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2020 is turning out to be a landmark year for GFSI. In addition to releasing Version 2020 of the Benchmarking Requirements and announcing the Race to the Top initiative, the organisation welcomed two new co-chairs to lead its Board of Directors: Craig Wilson of Costco Wholesale Corporation and Roy Kirby of Mondelēz International. The shift in governance marks GFSI’s redoubled commitment to parity between the manufacturing and retail sectors.

Craig and Roy, both longtime GFSI Board members, sat down during the GFSI Conference in Seattle to discuss their new roles and how they plan to support the Race to the Top. Watch their conversation on today’s episode of the GFSI Experts Series, or read the transcript below.

Roy: We’ve been talking a lot about Race to the Top. Can we explain that a bit better?

Craig: I think we can. … Race to the Top, in my mind, (is) an interesting phrase, but what’s really interesting about it is, we want people to understand that it’s simply continuous improvement in everything we do. It’s focusing on the details a bit, and making sure that we’re following through and working with our valued partners so we all get better together.

Roy: I think that’s a great explanation. For me, it is exactly that, about continuous improvement. … We know how well we’re doing now; how are we going to get better in the future? How are we going to continually drive that through? Which is what we do in our own quality systems in our day to day business in the factory anyway, so why wouldn’t we do it with GFSI?

Craig: Exactly. We do the same at Costco. If we can’t find a way to simplify and make things stronger and better, then we shouldn’t do it, and we move on to what we can make better. It works well, and it’ll work well within GFSI.

Roy: I think so. … One of the things that’s really exciting about now is that, I don’t know about you, but in the past, I’ve sensed there was a point of tension between retailers and manufacturers. I think that’s gone now. The fact that you and I are now doing this together is a great signal that it’s gone.

Craig: I think you’re quite right. Tension, of course, leads to angst and lack of trust. Our focus has to be, and has been and will continue to be, to build trust. To build trust between not only the retail section, the manufacturing section; but what’s most important here is the consumer. … We want to help make food safe for everyone, everywhere. The GFSI format, continuous improvement, working with the people that do the real work and (helping to) provide guidance, I think, (are some) of the business imperatives for GFSI.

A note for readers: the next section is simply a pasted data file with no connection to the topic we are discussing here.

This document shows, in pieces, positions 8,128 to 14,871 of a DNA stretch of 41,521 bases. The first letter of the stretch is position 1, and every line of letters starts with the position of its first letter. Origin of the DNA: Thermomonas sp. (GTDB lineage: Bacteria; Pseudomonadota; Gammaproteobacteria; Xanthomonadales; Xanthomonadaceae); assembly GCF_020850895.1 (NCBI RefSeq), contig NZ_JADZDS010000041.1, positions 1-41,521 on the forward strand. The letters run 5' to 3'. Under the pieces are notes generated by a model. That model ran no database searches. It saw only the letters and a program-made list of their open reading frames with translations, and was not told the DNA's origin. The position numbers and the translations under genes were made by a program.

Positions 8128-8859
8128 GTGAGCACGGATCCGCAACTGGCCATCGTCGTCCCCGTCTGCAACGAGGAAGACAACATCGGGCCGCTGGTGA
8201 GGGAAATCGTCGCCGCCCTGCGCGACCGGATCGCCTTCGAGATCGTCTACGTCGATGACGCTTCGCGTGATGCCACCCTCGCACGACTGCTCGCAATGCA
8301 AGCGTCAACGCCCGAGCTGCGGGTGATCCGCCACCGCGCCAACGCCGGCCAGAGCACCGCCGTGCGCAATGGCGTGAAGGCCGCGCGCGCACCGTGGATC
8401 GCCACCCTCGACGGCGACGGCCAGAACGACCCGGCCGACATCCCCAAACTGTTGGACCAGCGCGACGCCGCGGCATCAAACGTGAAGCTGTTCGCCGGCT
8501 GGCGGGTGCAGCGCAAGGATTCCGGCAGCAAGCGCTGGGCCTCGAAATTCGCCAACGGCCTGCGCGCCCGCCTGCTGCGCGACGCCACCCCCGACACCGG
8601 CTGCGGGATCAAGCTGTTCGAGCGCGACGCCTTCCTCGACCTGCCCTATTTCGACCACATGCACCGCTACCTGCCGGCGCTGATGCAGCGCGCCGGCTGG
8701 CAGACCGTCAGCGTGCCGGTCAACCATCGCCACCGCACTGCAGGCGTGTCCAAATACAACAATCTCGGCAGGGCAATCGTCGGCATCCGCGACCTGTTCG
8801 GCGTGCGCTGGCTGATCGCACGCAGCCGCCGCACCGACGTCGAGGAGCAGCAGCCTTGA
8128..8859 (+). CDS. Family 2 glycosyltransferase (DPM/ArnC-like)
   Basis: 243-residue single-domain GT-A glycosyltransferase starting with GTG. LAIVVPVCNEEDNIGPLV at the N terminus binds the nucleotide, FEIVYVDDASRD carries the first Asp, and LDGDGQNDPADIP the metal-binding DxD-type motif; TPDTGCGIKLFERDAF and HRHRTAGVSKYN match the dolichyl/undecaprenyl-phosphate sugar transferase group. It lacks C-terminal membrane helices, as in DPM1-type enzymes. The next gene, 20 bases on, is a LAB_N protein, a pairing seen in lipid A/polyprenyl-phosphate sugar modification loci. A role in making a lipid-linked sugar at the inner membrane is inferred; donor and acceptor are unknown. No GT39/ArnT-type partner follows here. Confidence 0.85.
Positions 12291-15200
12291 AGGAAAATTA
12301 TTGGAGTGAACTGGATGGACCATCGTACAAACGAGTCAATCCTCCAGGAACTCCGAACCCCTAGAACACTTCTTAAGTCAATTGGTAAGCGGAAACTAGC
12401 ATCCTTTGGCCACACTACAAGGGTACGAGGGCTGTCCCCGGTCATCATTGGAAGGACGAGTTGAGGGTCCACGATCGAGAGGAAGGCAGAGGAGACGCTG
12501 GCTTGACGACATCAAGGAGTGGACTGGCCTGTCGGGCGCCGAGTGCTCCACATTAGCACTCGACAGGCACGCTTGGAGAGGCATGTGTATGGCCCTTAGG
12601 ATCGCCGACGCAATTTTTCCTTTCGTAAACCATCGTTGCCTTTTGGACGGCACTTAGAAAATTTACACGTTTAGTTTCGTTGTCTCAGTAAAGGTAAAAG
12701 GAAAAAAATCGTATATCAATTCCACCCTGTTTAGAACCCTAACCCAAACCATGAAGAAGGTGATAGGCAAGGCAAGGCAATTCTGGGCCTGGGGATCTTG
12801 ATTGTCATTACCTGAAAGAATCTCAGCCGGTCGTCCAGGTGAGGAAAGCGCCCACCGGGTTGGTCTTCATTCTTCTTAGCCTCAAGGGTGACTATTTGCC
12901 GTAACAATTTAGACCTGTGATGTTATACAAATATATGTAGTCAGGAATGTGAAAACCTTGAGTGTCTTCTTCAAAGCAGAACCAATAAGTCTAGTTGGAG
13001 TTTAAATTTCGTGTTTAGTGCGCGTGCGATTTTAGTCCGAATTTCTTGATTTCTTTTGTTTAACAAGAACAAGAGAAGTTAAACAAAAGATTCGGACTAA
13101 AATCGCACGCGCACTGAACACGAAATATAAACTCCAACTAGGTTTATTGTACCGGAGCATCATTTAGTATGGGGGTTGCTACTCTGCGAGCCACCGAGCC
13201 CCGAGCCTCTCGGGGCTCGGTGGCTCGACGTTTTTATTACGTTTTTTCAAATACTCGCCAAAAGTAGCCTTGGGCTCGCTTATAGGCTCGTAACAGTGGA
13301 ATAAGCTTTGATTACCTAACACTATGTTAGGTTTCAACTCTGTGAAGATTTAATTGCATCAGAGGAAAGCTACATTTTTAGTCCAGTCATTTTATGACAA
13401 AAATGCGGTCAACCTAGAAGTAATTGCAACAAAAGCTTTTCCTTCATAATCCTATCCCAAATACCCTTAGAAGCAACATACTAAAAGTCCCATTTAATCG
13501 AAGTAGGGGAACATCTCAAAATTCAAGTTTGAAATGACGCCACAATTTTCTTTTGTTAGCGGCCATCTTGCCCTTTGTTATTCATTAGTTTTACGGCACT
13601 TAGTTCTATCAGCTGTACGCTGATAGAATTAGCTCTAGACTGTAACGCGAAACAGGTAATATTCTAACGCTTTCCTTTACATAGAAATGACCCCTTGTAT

Roy: Trust is a key word, isn’t it? I remember a talk from one of my old CEOs, (who) basically said: Trust is the foundation of everything we do. You put your money in the bank because you trust it. You and I are sitting here having a chat because we trust one another. People come and they use GFSI because they trust it. I think GFSI has done a great job over the last 20 years building a trusted brand. … One of the things that I’m really conscious of is, are we going to make sure that we maintain the trust in the GFSI brand? That way, we will serve the consumers and make sure they continue to trust the food that they can eat.

Craig: Absolutely right. It’s got to be a cornerstone, and it has been a cornerstone of what GFSI is all about. I’m so pleased to be a part of GFSI at this level and see them come up, and the level of trust that’s not only given to us by the folks that we work with. Consumers are starting to recognise the brand, and GFSI is becoming a global resource for food safety, food safety questions and food safety standardisation, which is very important. When you think about our public-private partnerships and governments accepting GFSI certificates as we move forward, we know that’s going to grow. … (That is a) very good example of where trust can take you.